Mediterranean Diet Lowers Heart Disease Risk Among Men
June 21, 2010 by Special To Personal Liberty
Men who consume a Mediterranean-style diet can enhance their heart function and reduce their risk of developing cardiovascular disease, according to a new Indiana University study.
In an effort to eliminate the genetic risk factors commonly linked to heart disease, the research team utilized dietary questionnaires and cardiac data from 276 identical or fraternal twins. The patients were graded on how strictly they followed the diet, and each underwent an assessment of their heart rate variability (HRV), which is the variation in the time interval between heart beats.
People with a reduced HRV are known to have an increased risk of cardiovascular disease and sudden death, according to the researchers.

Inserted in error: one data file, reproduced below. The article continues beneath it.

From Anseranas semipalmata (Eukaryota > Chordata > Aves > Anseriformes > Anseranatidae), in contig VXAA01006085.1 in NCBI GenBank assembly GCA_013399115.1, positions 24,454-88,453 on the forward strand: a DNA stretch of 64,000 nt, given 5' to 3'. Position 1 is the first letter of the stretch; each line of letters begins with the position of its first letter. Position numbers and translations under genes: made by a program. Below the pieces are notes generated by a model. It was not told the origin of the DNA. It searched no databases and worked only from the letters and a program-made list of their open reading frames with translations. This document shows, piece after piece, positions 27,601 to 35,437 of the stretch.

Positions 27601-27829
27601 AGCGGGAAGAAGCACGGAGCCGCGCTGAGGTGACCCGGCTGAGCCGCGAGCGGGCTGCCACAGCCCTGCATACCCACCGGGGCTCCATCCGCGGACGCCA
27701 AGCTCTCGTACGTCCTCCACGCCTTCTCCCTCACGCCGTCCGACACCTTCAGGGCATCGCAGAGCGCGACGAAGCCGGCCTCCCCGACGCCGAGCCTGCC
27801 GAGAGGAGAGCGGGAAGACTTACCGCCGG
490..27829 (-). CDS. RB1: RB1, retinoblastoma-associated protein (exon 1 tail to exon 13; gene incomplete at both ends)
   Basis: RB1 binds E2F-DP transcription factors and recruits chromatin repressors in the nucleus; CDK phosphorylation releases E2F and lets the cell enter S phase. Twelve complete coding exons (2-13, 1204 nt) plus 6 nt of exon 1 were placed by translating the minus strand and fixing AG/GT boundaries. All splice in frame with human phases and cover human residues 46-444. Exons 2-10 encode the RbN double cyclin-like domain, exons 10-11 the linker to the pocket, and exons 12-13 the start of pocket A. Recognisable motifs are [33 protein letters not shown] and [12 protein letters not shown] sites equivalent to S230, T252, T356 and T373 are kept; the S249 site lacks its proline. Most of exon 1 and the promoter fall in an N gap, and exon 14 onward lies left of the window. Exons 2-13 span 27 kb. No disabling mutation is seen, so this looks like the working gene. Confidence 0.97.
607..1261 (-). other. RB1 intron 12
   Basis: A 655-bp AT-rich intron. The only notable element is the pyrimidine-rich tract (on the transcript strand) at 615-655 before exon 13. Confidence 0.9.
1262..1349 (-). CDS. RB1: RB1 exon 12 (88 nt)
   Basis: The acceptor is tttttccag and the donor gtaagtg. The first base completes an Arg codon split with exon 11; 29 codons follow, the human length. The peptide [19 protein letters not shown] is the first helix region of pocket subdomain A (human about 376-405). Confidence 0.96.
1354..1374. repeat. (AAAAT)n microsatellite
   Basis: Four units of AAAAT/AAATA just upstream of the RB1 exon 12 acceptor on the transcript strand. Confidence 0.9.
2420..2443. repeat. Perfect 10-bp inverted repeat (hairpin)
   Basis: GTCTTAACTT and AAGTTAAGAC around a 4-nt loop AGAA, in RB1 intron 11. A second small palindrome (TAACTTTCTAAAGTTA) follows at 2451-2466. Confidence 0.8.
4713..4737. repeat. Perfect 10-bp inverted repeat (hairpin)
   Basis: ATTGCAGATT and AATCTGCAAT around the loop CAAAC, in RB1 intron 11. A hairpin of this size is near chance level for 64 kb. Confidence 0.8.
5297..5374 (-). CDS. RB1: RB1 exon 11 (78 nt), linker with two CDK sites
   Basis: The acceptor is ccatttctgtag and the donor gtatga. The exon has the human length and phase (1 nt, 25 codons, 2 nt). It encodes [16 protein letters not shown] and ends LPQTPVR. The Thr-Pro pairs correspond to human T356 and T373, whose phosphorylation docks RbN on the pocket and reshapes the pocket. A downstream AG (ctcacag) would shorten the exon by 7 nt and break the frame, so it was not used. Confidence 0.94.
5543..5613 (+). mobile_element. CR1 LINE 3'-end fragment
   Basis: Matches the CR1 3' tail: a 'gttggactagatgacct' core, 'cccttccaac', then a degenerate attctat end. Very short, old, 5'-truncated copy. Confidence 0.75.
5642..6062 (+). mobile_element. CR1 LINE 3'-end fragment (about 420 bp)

Lead author Jun Dai and his colleagues found that men who closely followed the Mediterranean-style diet had a more variable heart rate, compared with those that did not follow the diet, resulting in a 9 percent to 14 percent decreased risk of cardiovascular-related death.
"This means that the autonomic system controlling someone’s heart rate works better in people who eat a diet similar to a Mediterranean diet," concluded Dai.
A Mediterranean diet consists of fruits, vegetables, legumes, fish, nuts, cereals and olive oil.